How to Make Corporate Videos More Cinematic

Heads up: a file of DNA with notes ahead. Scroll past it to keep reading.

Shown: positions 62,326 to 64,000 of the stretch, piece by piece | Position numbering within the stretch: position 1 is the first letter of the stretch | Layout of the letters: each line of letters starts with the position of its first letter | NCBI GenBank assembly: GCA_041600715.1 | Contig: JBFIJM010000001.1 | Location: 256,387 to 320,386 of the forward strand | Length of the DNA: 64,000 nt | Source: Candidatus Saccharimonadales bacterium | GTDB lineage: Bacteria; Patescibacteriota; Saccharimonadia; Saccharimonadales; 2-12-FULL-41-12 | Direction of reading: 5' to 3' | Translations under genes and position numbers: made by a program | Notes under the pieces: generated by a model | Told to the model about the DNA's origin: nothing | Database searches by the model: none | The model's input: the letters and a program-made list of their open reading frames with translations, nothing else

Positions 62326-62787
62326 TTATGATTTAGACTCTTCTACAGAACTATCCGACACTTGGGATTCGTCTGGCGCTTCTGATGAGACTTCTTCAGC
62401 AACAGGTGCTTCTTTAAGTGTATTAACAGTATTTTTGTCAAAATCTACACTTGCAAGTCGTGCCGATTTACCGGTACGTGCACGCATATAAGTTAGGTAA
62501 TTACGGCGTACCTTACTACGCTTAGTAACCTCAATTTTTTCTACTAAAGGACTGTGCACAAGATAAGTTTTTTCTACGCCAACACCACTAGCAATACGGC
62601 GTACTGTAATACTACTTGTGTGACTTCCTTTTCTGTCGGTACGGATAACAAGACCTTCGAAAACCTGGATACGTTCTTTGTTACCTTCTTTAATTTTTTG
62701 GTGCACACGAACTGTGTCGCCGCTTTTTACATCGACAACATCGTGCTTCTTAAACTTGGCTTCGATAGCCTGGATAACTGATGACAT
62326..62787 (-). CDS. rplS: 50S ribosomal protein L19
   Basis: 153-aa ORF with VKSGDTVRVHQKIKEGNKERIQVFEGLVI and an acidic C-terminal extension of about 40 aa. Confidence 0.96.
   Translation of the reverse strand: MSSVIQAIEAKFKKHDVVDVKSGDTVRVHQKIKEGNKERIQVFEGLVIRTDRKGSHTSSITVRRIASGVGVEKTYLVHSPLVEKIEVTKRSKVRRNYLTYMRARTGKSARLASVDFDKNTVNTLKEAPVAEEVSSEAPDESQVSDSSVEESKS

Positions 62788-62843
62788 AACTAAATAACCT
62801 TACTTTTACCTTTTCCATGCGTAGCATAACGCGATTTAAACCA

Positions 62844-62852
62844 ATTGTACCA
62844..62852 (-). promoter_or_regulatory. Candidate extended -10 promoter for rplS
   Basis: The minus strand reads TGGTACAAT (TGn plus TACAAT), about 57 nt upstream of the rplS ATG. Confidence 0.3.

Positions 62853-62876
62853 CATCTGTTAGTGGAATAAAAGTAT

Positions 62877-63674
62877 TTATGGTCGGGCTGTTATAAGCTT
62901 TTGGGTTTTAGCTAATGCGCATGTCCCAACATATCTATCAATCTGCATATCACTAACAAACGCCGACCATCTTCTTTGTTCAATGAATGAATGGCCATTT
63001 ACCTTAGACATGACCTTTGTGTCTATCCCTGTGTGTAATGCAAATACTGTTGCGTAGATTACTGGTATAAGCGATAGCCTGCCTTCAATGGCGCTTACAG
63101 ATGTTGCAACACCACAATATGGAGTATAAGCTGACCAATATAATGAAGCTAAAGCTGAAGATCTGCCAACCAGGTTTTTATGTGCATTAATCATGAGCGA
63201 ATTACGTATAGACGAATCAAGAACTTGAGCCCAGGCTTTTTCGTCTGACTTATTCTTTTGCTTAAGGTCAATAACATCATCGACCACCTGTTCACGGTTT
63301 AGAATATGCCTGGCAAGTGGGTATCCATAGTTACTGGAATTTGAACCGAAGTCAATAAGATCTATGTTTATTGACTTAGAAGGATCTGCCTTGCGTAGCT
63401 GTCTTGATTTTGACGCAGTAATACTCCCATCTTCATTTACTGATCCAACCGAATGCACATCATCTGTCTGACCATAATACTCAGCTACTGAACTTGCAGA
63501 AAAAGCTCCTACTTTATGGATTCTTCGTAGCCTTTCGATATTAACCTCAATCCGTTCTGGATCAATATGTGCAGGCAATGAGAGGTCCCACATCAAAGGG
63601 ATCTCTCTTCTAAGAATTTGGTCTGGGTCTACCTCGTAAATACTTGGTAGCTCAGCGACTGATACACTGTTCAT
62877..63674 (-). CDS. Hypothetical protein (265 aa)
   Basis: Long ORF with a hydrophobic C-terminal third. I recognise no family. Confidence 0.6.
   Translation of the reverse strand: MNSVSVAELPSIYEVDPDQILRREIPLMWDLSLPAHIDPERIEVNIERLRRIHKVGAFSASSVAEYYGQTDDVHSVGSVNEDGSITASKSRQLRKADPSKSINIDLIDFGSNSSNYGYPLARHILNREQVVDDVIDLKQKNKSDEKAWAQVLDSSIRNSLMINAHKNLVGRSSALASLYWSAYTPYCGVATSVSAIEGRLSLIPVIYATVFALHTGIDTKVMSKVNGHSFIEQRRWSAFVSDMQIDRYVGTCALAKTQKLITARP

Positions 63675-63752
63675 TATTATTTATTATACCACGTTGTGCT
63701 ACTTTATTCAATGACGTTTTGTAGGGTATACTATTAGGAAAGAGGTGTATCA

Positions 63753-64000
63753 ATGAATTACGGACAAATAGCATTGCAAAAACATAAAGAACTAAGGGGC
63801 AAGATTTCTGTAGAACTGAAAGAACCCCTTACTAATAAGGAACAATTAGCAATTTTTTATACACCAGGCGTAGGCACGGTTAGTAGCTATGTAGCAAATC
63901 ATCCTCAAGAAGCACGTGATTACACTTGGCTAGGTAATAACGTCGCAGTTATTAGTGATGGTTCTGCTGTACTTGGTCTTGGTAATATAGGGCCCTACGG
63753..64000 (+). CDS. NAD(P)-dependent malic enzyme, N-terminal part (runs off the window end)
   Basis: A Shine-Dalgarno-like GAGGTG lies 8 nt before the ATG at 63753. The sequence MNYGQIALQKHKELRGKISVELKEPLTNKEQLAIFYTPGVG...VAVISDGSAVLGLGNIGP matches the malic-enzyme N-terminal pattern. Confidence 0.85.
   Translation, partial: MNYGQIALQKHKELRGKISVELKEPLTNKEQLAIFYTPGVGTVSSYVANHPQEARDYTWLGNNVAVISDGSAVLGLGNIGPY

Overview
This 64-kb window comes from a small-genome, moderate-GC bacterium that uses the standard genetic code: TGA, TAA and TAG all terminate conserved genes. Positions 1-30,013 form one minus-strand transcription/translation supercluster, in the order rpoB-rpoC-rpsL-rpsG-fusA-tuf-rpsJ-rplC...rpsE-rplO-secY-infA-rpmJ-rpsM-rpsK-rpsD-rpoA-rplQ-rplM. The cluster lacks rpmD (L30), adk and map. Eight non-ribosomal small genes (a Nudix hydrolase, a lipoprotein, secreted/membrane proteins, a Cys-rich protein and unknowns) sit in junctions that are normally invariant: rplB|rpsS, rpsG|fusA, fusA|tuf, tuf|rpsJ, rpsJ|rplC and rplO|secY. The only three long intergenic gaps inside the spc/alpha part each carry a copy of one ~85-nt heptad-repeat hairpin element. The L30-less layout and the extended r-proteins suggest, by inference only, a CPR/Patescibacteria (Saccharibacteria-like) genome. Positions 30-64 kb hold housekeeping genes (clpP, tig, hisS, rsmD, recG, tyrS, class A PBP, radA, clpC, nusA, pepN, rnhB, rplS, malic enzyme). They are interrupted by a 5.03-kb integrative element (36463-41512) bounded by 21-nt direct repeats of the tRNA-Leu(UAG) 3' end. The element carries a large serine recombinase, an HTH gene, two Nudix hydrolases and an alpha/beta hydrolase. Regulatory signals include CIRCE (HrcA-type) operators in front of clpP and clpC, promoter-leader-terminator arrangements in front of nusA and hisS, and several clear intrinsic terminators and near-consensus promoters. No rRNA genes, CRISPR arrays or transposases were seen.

first_imgWho said corporate videos have to be boring? Engage your audience by taking a more cinematic approach to corporate videos.A lot of people glaze over immediately when they hear the words corporate video. It’s understandable. A lot of corporate videos are exceptionally bland and lifeless. But that doesn’t have to be the case. To ensure your client’s video breaks through the boredom barrier, you need to add cinematic quality to the production. Let’s look at a few tips that can help make your next corporate video project stand above the rest.1. Shoot RAW at 24 Frames Per SecondFor the best possible image, don’t compress it by using a codec. Instead, capture it using RAW. This will give you much more flexibility in post with your image. Also, use 24fps instead of 30fps, as all major motion pictures are shot using 24fps. By utilizing these two basic settings right out of the gate, you’re putting yourself in a great position to capture cinematic footage before you even start rolling.Video via Apple2. Add Dynamic Movement to Your Shots“Dynamic” is certainly not a word that most people associate with corporate videos. Utilizing camera movement is a fantastic way to transform a drab promotional piece into a dynamic marketing tool. This can be done by using a dolly, steadicam, dolly, crane, jib, or even a drone. The key is to have motivation for your movement. Here is a great example of utilizing movement to enhance your corporate video.Video via Polimoda International Institute of Fashion Design & Marketing3. Make Use of Shallow Depth of FieldBy adding movement, we’re able to ramp up the cinematic style of the video. Another way to do this: using shallow depth of field. Think back to all of the films you’ve watched. What’s one component of those films that you can easily pick out? It’s those moments where you get a shallow depth of field shot. You can’t capture this effectively with a wide angle lens, so you’ll need to utilize a prime or telephoto lens.Video via Daimler AG4. Utilize Dynamic LightingAs any good cinematographer can tell you, dynamic lighting is the key to capturing a truly cinematic image. While the concept of lighting can seem a little overwhelming, it’s really a lot simpler than you think. In fact, we’ve covered this very subject here at PremiumBeat. You don’t need to be a certified lighting expert or have a massive budget to capture great lighting… just get your hands on some LEDs. You’ll be able to create some amazing moods and tones for your next shoot, as seen in the video below.Video via Flytech Corporation5. Add a Cinematic Color GradeNow that you’re filming in RAW, using 24fps, and adding dynamic movement and lighting, there’s really only one more thing to do in order to give your corporate video a cinematic flare — color correction and grading. Utilize such assets as Magic Bullet from Red Giant or take the time to learn simple grading techniques in DaVinci Resolve. Any of these options will help turn your client’s corporate video into a cinematic work of art.Video via Google6. Make it Sound CinematicOne key ingredient to any video production is the musical score. Music (or the lack there of) can make or break your video, so you should spend time looking at resources like PremiumBeat to find the right sound for your client’s video. Having a solid soundtrack underneath a corporate video can help set the mood and tone. This will definitely help keep your audience engaged. Got any tips for making corporate videos stand out? We’d love to hear them in the comments below.last_img read more